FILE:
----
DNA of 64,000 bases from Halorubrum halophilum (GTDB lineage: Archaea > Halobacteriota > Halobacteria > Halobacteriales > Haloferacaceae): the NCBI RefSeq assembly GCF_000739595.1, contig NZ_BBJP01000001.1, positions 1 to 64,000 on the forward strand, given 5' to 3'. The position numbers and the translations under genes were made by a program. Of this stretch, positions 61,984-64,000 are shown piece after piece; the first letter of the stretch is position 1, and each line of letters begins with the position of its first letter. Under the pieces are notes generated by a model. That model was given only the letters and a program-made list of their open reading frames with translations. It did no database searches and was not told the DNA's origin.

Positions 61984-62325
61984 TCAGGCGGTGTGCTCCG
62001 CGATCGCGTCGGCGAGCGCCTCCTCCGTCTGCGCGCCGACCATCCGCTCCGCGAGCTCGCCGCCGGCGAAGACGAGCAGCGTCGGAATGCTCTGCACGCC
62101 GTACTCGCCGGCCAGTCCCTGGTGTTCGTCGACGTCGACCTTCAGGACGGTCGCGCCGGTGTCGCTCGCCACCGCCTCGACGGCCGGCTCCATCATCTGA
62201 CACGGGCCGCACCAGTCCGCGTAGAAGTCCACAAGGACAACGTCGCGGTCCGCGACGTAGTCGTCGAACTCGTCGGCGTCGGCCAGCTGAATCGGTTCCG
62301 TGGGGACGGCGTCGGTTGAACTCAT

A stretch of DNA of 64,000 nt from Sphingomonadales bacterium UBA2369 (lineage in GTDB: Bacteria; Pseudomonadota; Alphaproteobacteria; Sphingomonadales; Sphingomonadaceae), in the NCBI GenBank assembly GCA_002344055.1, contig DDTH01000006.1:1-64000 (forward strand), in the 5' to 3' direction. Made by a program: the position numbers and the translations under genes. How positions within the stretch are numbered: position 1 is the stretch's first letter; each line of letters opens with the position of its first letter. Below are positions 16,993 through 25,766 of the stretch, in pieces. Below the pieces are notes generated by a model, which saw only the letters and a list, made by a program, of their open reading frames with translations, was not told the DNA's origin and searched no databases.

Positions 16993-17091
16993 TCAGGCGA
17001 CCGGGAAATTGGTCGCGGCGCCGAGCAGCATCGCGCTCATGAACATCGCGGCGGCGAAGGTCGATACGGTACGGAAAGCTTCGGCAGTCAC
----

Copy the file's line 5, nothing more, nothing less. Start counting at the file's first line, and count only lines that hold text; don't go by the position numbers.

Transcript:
62101 GTACTCGCCGGCCAGTCCCTGGTGTTCGTCGACGTCGACCTTCAGGACGGTCGCGCCGGTGTCGCTCGCCACCGCCTCGACGGCCGGCTCCATCATCTGA